Additionally, it led to the rise of new rivals, commonly referred to as Fintech, which was essentially internet-based platforms that used technological advancement and data power to disrupt specific financial services industry business sectors.
According to a report by KPMG, a total of $135.7 billion was secured by Fintech companies.
Total Investment Activity In Fintech – Image Source: Pulse Of Fintech
The third wave of banking and financial services changes is defined by integrating financial services like loans and payments into the core business offerings of non-financial enterprises.
These non-financial enterprises are known as TechFin, essentially online businesses from various industries, including eCommerce, telecommunications, search engines, social media platforms, casino companies, etc.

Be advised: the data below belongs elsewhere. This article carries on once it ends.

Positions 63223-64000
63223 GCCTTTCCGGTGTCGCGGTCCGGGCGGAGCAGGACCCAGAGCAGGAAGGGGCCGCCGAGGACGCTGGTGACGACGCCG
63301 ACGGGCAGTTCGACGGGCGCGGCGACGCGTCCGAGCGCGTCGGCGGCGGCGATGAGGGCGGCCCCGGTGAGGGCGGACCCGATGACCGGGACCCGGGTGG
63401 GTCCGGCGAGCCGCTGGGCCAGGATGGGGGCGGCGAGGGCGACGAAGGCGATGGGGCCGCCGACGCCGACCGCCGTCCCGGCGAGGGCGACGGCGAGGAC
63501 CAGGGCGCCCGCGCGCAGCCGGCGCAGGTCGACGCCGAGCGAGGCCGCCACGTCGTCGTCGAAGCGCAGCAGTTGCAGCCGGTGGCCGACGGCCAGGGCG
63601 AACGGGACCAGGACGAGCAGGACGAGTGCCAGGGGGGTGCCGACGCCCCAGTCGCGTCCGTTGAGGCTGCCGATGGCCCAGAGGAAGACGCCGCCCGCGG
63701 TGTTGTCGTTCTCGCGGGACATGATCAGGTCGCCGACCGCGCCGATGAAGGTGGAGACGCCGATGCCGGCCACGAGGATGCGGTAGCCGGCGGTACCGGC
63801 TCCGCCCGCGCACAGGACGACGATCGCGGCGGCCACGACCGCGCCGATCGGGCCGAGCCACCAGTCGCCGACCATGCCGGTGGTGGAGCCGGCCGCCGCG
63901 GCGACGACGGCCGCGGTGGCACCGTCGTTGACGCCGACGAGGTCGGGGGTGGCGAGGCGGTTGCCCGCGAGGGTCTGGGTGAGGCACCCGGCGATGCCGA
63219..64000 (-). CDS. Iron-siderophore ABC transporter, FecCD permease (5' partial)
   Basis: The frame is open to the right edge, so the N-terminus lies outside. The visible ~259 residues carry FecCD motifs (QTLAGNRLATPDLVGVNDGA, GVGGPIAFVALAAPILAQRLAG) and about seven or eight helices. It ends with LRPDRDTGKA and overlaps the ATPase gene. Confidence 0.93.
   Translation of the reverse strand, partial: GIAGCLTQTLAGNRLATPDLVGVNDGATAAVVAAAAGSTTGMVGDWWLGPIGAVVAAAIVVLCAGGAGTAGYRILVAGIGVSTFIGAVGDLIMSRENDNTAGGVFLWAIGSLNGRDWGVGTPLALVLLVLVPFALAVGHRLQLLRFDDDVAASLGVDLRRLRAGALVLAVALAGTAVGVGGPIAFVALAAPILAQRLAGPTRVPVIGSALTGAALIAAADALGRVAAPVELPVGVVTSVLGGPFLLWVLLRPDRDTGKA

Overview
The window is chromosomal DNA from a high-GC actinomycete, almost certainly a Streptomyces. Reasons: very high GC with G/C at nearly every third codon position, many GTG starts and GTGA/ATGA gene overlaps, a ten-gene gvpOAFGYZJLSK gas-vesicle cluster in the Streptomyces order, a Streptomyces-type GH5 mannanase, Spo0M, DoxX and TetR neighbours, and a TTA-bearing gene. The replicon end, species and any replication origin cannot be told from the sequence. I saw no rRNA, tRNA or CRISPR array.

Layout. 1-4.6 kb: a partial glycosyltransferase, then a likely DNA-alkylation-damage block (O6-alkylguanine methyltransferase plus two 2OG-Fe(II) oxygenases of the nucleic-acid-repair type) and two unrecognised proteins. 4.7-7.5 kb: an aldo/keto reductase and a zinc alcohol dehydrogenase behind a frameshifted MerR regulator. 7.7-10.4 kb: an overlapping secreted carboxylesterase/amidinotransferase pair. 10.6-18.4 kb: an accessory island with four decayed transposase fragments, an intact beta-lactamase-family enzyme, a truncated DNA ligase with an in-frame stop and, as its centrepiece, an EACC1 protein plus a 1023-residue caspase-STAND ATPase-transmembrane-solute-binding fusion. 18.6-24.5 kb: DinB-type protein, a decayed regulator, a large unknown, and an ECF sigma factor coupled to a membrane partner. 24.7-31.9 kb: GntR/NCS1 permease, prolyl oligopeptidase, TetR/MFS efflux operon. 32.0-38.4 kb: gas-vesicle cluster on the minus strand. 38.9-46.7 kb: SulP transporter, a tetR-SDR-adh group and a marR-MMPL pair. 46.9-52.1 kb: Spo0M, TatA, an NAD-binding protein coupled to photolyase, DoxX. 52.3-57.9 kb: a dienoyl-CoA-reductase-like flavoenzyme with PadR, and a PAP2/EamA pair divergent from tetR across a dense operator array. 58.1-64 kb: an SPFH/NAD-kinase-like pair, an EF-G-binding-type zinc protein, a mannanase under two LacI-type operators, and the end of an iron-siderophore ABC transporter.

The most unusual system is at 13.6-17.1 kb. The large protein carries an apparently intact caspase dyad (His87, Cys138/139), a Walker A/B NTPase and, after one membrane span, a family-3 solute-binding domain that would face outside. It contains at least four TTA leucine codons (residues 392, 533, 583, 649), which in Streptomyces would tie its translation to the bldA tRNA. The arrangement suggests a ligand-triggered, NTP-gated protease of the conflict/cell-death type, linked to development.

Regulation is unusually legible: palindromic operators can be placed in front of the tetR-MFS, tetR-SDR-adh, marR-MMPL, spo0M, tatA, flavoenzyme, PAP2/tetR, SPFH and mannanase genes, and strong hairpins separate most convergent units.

TechFin will bring about a significant change in financial institutions’ operations and the justification for their existence.
The financial services industry continues to be disrupted by Fintech and TechFin. We examine the differences between Fintech vs. TechFin and consider how they will affect the future of finance and banking.
Financial Technology Concept – Image Source: Shutterstock
Fintech (financial technology) is a general word for technology utilized to improve, modernize, digitize, or undermine conventional financial services. Fintech describes programs, formulas, and mobile and desktop applications.
Sometimes it also involves hardware, such as piggy banks with internet access. Fintech platforms enable routine chores like check deposits, money transfers between accounts, bill payments, and financial aid applications.
Additionally, they allow complex technical ideas like peer-to-peer lending and cryptocurrency exchanges.
Fintech is used by businesses to process payments, conduct eCommerce, handle accounting, and, more recently, assist with government aid programs like the Payroll Protection Program (PPP).
Even though the word “fintech” is often used to refer to technology firms that disrupt banks and financial services, financial services are the core business of fintech companies.